Three of the respondents were in the running to win the book Sounds Like Branding, recently internationally released. The lucky winners are Jimmy O’Mahony, Jonathon Singleton and Rodrigo Chamis.

    Note: The results do not sum up to 100% due to rounding, and some questions have been asked as multiple-choice.


    The impact of music on businesses in public places #1

    Music is important for businesses in public places such as shops, restaurants and more. However, it’s not only important to play music. It’s important to play ‘the right music’, i.e. music that fits the brand or business profile, at the right volume. Then consumers will stay longer, re-visit, recommend your business to others as well as buy more from you. But music is not only of value for businesses in public places, it has a positive impact on workplaces as well; it makes workplaces more relaxed and your employees more productive.

    These are some of the results our survey reveals, conducted on 1000 Swedes between the ages of 16-64. The respondents in the survey have been asked questions about the impact of music on their everyday lives, public places and at work (public places is used as a generic term for businesses such as shops, shopping malls, supermarkets, restaurants, hotels, transportation services, sports stadiums, gym and workplaces).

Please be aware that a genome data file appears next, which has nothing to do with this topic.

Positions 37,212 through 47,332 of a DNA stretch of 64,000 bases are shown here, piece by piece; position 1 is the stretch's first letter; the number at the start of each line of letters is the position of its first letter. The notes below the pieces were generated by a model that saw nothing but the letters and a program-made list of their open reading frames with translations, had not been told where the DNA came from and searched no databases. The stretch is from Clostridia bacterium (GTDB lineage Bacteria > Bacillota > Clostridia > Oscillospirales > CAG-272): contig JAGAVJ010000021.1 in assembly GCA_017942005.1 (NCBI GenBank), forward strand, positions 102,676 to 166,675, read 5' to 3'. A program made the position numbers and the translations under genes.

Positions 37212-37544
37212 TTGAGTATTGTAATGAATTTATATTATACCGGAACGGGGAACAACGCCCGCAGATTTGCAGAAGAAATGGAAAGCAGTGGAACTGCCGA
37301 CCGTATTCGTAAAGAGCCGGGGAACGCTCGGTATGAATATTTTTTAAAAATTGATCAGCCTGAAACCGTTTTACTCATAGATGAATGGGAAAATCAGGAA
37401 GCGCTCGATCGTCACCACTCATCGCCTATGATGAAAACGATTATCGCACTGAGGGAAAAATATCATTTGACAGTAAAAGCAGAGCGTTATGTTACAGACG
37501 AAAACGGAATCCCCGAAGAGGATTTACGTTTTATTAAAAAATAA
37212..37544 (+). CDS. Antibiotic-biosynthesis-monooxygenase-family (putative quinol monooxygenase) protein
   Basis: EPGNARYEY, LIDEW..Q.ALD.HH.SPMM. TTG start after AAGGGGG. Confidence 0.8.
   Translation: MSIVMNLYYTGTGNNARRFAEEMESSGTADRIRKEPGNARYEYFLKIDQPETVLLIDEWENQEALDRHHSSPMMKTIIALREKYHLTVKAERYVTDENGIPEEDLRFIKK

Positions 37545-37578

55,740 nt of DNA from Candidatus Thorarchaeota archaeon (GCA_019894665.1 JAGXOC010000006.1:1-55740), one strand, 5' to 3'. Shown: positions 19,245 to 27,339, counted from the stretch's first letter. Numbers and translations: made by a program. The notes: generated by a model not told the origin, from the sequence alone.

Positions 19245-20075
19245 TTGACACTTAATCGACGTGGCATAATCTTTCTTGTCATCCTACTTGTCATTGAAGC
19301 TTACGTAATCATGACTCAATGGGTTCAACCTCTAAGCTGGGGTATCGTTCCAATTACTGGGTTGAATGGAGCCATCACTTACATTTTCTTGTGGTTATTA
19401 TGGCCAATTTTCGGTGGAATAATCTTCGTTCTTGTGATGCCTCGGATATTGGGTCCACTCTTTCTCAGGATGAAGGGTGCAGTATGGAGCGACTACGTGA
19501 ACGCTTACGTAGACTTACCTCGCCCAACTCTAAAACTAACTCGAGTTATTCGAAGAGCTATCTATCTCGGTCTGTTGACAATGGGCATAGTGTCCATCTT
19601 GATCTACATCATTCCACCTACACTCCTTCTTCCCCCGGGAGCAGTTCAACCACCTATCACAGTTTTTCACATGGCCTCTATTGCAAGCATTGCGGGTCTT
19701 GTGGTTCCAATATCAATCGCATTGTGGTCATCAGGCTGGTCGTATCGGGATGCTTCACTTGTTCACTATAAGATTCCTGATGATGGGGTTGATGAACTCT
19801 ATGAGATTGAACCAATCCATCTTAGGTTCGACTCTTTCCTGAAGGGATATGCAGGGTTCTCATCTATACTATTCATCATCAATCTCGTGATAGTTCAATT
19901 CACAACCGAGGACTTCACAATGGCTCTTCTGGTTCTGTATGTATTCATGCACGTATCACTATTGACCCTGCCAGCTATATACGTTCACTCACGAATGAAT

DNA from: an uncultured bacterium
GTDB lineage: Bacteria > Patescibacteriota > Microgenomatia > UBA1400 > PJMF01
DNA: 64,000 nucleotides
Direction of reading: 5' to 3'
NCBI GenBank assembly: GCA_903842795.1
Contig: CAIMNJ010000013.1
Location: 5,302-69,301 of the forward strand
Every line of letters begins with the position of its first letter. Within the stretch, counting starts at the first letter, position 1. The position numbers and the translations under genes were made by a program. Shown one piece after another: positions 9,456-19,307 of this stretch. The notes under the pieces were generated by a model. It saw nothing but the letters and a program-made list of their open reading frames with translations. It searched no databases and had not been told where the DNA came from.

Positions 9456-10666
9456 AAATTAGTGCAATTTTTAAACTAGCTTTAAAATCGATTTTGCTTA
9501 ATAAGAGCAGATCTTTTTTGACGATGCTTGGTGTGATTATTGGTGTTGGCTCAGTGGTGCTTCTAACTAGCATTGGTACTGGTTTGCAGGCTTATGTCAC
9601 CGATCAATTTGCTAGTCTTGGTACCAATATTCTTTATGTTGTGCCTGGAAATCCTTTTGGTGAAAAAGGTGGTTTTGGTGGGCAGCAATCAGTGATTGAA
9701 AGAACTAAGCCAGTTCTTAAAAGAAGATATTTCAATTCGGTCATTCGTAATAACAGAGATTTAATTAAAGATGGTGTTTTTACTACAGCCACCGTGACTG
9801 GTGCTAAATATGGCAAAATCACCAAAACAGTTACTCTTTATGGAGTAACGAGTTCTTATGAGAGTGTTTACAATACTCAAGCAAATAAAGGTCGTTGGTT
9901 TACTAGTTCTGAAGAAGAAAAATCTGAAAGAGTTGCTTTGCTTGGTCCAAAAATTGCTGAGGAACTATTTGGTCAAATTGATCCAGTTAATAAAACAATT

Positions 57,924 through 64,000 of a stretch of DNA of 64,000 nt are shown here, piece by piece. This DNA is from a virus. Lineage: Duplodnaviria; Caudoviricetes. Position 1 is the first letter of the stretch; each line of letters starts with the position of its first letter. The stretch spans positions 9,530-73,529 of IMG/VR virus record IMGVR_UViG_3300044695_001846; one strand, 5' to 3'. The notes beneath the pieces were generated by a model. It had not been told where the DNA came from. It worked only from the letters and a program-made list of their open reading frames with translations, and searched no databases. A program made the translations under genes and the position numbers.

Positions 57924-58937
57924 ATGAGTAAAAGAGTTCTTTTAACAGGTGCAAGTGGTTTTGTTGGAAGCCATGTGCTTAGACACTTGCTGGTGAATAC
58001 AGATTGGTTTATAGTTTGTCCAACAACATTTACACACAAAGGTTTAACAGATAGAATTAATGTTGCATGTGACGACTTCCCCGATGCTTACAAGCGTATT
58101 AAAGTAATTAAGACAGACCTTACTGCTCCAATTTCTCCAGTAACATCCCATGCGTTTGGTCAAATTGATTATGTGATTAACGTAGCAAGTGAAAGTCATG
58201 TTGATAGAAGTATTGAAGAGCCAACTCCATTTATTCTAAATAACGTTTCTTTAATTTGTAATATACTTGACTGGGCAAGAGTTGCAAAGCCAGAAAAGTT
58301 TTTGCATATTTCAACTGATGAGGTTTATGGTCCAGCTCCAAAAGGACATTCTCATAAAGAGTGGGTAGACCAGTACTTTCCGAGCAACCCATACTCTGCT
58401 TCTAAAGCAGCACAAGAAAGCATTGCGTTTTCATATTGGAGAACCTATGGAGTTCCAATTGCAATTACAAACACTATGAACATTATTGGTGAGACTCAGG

The results from the survey are published in a report in Swedish, Myten om musik besannad: En undersökning om musikens betydelse för verksamheter i offentlig miljö (Uncovering a musical myth: A survey on music’s impact in public spaces). Below are some of the results.

    The importance of music for people in their everyday lives

    As regards the importance of music to people, music is ranked as more difficult to live without in everyday life than sports, movies and newspapers. Music also beats TV, radio, arts and literature. Only Internet and mobile phones are ranked higher.